IN A CAPSULE: THE WORLD WAR II HISTORY
OF THE USS STEPHEN POTTER

(adapted from Ships Histories, Division of Naval History of the Navy Department)


In 1943, after the U.S. Pacific offensive began, moving from the Marshall Islands eastward to the Japanese homeland, the war record of the STEPHEN POTTER is practically synonymous with that of the FIFTH and THIRD fleets. Upon completing shakedown training, she sailed for Pearl Harbor in December, 1943. Thereafter, the STEPHEN POTTER became a perennial member of Task Group 58.2, beginning with providing air support for landings on Kwajalein and Namur in the Marshall group in January, 1944.

On 16 February, she proceeded with Task Group 58 to conduct carrier air operations against Japanese shipping and installations at Truk. That night the task force was subjected to air attack by torpedo planes and during which the USS INTREPID was struck. The POTTER was assigned as escort for the damaged ship, and on the night of the 17th, retired from the area.

From 21 to 28 April, the STEPHEN POTTER sailed with Task Force SE to cover operations in occupying Hollandia in Northern New Guinea, and moved up to the Carolines to make a second attack on Truk on the 29th. At 0700 on the 30th, contact was made on an enemy submarine. For two hours in coordination with the USS MAC DONOUGH, the STEPHEN POTTER searched for and attacked the sub. MAC DONOUGH made two attacks and the STEPHEN POTTER one. After several deep explosions were detected, much oil and debris appeared on the surface. Failure to regain contact indicated complete destruction of the sub.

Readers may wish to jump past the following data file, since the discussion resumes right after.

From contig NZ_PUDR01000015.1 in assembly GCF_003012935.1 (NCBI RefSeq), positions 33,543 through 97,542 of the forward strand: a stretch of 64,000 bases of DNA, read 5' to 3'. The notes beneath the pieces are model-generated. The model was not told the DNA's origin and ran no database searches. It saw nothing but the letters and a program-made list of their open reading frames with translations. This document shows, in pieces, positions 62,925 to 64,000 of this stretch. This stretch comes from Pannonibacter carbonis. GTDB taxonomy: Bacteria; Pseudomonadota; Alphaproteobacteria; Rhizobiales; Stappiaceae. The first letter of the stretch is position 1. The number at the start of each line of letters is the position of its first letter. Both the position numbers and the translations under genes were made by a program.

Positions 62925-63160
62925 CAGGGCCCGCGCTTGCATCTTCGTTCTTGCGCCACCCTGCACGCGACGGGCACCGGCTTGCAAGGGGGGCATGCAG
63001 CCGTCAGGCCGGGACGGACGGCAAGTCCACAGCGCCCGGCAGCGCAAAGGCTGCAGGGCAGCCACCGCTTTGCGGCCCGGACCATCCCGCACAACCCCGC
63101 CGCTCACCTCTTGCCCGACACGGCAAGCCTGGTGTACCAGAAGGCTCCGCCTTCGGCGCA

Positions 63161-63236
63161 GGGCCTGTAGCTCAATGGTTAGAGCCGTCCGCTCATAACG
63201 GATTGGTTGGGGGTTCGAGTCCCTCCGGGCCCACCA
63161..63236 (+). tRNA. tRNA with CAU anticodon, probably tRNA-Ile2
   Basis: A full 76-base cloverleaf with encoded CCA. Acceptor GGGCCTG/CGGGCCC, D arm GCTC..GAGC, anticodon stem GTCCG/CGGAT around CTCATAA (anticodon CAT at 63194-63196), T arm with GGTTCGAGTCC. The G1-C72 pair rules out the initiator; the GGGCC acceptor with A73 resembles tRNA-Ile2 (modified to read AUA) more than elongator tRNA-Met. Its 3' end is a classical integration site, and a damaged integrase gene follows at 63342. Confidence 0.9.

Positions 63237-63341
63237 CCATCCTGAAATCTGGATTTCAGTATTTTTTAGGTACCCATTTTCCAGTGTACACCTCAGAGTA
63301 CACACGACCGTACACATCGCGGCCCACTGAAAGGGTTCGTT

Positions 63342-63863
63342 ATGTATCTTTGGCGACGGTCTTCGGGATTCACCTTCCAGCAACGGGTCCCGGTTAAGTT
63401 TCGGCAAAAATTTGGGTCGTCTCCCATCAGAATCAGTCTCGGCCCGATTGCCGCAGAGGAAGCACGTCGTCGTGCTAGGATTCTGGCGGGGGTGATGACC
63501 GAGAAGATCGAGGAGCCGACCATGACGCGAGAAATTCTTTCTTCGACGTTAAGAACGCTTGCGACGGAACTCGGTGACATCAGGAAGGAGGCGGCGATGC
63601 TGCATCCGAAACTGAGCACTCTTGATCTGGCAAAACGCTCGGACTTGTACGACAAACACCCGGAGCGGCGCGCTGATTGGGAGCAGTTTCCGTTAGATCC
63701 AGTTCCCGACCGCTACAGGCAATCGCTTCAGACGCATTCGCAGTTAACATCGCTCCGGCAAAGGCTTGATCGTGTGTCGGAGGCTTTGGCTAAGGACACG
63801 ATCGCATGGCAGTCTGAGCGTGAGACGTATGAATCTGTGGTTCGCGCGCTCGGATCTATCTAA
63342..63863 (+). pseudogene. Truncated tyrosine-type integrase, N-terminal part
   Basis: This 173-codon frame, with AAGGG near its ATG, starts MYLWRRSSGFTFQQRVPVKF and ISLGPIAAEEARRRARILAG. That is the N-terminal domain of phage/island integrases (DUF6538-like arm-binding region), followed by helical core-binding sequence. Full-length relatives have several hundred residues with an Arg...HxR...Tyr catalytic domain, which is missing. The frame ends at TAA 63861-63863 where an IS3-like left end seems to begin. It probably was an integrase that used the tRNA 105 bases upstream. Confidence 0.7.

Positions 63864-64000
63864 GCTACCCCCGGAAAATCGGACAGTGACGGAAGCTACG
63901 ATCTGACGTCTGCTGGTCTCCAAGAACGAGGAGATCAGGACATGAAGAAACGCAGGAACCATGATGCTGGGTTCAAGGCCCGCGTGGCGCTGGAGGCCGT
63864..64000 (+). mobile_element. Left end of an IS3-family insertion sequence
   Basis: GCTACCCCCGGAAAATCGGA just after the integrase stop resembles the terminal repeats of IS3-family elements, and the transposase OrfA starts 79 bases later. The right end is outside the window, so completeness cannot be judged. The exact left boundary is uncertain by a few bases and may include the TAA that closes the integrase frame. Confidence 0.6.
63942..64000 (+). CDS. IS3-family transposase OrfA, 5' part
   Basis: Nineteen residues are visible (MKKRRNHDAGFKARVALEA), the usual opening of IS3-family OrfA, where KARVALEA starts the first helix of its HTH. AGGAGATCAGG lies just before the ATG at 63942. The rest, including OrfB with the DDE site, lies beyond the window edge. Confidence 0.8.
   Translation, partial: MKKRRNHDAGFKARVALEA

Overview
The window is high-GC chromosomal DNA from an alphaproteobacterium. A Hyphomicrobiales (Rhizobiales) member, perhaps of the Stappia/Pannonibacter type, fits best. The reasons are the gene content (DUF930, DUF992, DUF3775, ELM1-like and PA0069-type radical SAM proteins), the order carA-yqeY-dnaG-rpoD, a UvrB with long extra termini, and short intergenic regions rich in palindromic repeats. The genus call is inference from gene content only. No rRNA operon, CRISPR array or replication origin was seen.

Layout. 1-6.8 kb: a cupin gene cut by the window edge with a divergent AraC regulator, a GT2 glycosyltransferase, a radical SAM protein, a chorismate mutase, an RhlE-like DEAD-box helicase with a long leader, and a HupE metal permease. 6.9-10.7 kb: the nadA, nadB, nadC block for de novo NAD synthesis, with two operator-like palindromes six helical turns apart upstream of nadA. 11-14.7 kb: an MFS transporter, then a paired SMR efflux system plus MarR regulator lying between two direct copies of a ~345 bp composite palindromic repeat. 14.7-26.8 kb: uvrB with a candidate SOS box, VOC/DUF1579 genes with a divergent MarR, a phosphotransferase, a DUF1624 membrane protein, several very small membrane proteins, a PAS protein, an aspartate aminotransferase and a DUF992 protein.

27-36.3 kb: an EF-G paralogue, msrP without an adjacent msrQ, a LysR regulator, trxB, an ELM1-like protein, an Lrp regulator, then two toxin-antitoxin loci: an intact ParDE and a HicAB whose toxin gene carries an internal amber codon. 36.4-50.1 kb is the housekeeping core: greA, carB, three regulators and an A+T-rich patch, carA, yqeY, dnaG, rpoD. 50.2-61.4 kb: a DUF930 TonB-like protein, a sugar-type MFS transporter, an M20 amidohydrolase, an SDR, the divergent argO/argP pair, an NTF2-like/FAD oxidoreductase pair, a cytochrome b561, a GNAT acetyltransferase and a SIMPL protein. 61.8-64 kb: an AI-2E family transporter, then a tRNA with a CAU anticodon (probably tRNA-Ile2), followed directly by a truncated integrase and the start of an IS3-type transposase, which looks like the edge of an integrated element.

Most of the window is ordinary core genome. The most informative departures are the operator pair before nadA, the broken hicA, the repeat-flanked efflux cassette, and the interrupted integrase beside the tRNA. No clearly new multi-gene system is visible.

On 1 May, the STEPHEN POTTER, together with other ships in Destroyer Squadron 52 and fast battleships, bombarded the island of Ponape in the eastern Carolines. These bombardments were made without opposition and any hope that the Japanese might have had for developing a strong airbase on the island was obliterated. Raids were conducted on Marcus and Wake Islands from 19 to 23 May 1944. Commander Leonidas H, Pancoast, USN, relieved Commander Crichton as commanding officer on 21 May 1944.

The occupation of the Marianas during June and July of 1944 was next on the STEPHEN POTTER's schedule. The Task Group sortied from Majuro on 3 June and a week later commenced air strikes against selected objectives. Saipan was first on the list. On 17 June the task force moved out into the Eastern Philippine Sea to meet a strong Japanese naval force which now threatened both the American naval and ground forces at Saipan. The enemy apparently thought that our task force would stick close to the lee of the islands, and launched his planes from 350 miles away, shuttling them between his carriers and Guam, refueling and rearming at both ends to continuously attack U.S. naval forces.